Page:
First-ever festival explores the science in culture, arts and life
Scientists play an important role as myth busters, yet they seem unable to shatter one common fiction: “People think scientists are crazy white guys with frizzy hair in lab coats who don’t communicate with normal people,” says planetary scientist Heidi Hammel.
Dispelling this notion — and the idea that science is
the stuff only of cloistered laboratories, dank with formaldehyde — is a hoped-for outcome of the
upcoming World Science Festival in
The program includes a screening of The Bourne Identity at the
The kick-off will be a closed-door,
one-day “World Science Summit” on May 28. More than 100 scientists,
policy-makers, educators, and business and cultural leaders will convene to
discuss science’s role in and impact on global affairs. Also, the three
inaugural winners of the Kavli prizes in astrophysics, nanoscience and
neuroscience will be announced via a simulcast from
The festival is the brainchild of
superstring theorist Brian Greene of
“My experience has been that people love to learn about the hidden aspects of reality ... the fundamental questions and truths that transcend everyday life,” Greene says. “People can be wowed by the depth and insight science can provide.”
Five universities, as well as scientific and cultural institutions and government agencies, are partners in the endeavor. Swiss bank Credit Suisse is the principal sponsor.
A program titled “Illuminating Genius” will combine live performances, personal narratives and state-of-the art imaging technology to delve into questions about the creative process. Featuring performance artists Anna Deavere Smith and Bill T. Jones and scientists Vilayanur Ramachandran, David Eagleman and Nancy Andreasen, the program explores the idea of the innovative brain.
Andreasen will discuss her recent work scanning the brains of highly creative people. Singled out for their innovative approaches to problem-solving, her subjects have included Fields medalists, Nobel laureates and MacArthur fellows.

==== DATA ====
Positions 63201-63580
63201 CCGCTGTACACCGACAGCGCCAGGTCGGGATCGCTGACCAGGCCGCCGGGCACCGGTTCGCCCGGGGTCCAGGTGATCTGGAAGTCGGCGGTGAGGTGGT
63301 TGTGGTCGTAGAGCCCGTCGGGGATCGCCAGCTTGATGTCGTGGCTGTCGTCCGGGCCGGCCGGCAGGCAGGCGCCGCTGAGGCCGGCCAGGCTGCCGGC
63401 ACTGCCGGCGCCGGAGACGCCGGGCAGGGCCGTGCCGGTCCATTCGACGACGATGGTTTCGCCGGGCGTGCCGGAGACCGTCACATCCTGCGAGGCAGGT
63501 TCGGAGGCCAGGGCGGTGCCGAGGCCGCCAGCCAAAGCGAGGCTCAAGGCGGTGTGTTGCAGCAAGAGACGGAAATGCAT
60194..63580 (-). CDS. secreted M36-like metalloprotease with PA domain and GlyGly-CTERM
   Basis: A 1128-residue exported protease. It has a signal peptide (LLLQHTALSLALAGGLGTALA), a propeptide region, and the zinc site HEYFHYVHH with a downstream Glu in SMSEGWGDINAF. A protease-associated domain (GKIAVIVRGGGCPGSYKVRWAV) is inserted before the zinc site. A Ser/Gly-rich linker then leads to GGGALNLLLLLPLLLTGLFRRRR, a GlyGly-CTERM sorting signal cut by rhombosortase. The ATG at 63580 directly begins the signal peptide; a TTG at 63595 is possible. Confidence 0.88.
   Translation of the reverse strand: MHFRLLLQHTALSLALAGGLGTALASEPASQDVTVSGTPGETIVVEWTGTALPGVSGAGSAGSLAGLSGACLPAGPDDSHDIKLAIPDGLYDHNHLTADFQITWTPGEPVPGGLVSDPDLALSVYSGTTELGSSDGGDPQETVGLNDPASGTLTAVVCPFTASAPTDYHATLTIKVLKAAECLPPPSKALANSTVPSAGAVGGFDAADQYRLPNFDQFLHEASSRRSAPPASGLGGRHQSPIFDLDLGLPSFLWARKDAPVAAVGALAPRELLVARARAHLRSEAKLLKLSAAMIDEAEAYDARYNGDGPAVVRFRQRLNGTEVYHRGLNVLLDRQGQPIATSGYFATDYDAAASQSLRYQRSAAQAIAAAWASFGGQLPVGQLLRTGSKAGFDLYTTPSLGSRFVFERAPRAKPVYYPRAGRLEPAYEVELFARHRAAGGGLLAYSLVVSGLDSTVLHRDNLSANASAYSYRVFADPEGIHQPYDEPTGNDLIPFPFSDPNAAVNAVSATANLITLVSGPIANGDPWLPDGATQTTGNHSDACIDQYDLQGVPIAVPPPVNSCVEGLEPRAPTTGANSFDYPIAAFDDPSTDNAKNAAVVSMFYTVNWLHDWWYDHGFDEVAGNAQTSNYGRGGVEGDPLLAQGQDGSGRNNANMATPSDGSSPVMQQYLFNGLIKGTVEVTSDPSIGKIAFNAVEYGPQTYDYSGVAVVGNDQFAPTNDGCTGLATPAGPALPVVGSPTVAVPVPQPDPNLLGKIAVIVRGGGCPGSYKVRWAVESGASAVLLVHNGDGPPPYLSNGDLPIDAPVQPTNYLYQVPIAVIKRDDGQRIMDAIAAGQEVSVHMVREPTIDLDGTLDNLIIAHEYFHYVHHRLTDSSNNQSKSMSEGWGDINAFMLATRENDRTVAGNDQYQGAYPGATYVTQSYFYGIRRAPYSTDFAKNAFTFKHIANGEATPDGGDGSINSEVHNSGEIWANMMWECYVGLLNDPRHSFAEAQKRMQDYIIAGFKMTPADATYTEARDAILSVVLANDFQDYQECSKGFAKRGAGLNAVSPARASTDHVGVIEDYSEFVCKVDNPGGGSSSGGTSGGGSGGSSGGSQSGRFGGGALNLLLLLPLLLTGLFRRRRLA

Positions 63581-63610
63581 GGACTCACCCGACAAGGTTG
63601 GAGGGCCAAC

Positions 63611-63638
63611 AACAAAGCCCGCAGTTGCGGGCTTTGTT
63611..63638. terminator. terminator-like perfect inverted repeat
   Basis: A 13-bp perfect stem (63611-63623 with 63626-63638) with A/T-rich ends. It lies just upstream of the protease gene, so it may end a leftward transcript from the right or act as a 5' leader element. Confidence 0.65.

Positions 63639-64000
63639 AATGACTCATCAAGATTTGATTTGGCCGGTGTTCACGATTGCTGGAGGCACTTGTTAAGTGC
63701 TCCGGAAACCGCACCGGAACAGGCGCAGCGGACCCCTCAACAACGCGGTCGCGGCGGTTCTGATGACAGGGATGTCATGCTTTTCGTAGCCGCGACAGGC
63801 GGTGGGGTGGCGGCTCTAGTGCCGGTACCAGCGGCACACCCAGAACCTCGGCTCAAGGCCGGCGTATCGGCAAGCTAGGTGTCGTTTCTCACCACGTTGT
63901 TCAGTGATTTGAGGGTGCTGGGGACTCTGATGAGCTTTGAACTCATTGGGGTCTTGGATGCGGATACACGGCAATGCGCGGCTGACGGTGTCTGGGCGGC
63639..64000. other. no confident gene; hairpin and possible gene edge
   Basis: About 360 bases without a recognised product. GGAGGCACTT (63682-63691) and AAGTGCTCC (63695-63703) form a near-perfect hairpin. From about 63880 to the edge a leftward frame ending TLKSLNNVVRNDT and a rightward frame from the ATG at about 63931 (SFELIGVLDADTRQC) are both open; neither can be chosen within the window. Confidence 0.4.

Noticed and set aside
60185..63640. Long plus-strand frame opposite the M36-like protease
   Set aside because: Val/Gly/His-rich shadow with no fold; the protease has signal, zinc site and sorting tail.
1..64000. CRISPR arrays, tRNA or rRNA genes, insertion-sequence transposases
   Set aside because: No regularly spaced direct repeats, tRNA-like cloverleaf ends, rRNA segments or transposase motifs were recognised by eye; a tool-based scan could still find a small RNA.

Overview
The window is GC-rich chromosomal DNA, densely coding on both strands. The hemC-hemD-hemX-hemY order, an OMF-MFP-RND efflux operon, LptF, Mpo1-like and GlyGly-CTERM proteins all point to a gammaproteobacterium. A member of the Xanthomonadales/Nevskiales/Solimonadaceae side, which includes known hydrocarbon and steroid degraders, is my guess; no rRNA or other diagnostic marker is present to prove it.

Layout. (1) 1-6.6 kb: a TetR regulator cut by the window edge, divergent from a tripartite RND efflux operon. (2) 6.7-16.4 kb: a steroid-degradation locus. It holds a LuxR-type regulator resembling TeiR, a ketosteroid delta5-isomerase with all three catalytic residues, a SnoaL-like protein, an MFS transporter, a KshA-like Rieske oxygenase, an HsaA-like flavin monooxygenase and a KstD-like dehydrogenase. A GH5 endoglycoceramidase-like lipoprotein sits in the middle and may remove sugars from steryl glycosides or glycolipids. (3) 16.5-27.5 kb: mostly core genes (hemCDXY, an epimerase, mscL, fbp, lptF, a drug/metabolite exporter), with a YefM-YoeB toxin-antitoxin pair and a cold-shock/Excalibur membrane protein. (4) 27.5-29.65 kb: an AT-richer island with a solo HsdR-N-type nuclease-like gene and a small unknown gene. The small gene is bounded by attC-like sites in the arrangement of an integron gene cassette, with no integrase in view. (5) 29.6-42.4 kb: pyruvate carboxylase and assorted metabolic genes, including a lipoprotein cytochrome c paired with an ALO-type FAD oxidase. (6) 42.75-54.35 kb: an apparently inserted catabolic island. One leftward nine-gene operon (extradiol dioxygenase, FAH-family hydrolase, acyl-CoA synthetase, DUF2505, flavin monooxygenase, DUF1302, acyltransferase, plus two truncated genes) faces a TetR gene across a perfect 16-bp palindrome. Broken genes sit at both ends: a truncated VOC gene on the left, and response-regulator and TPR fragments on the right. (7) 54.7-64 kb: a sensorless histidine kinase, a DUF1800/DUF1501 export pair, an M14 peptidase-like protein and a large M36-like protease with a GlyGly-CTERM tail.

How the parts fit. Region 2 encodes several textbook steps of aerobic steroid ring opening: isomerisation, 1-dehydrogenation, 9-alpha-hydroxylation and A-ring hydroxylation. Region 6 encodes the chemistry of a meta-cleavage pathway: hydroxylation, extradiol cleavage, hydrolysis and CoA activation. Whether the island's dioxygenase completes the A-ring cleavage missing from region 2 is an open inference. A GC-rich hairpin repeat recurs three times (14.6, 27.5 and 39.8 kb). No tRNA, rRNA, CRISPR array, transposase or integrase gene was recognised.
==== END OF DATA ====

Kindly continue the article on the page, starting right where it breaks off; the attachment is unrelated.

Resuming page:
“My theory is the creative brain of an artist and a scientist is not different — there’s a capacity to make novel associations,” she says. And her brain-imaging work suggests she’s onto something. The creative brains “all light up in the same way,” she says.
Greene hopes the festival will light new entryways to science. “Someone who wouldn’t go to a science fair but would go to the Guggenheim might come for the art and leave with the science,” he says.
Many of the festival events should
have such appeal, such as one at the Metropolitan Museum of Art offering a
series of speakers who will connect the worlds of art and science. Richard
Ernst, a chemistry Nobel laureate who is also an art collector and an expert in
Tibetan paintings, will deliver the keynote address. Other speakers include
research scientists from the Met and from
“What might not be immediately
evident to a visitor of a place like the
If people come away from the festival understanding not only that science lurks in museums of fine art, but also that science is everywhere, Greene will be pleased. “To have a general public that is intimidated or put off by science is hugely debilitating,” he says.
Hammel, co-director of research at
the Space Science Institute in
Hammel will speak at a presentation at the New Victory Theater that will showcase the French circus troupe Compagnie 111.“ The shapes of things, movement — it’s all about gravity,” she says. “Whether it’s on people or on planets, it’s the same basic laws.”
2008. World Science Festival: A Universe of Science in New York City. May 28–June 1. World Science Festival news release. April 2. Available at [Go to]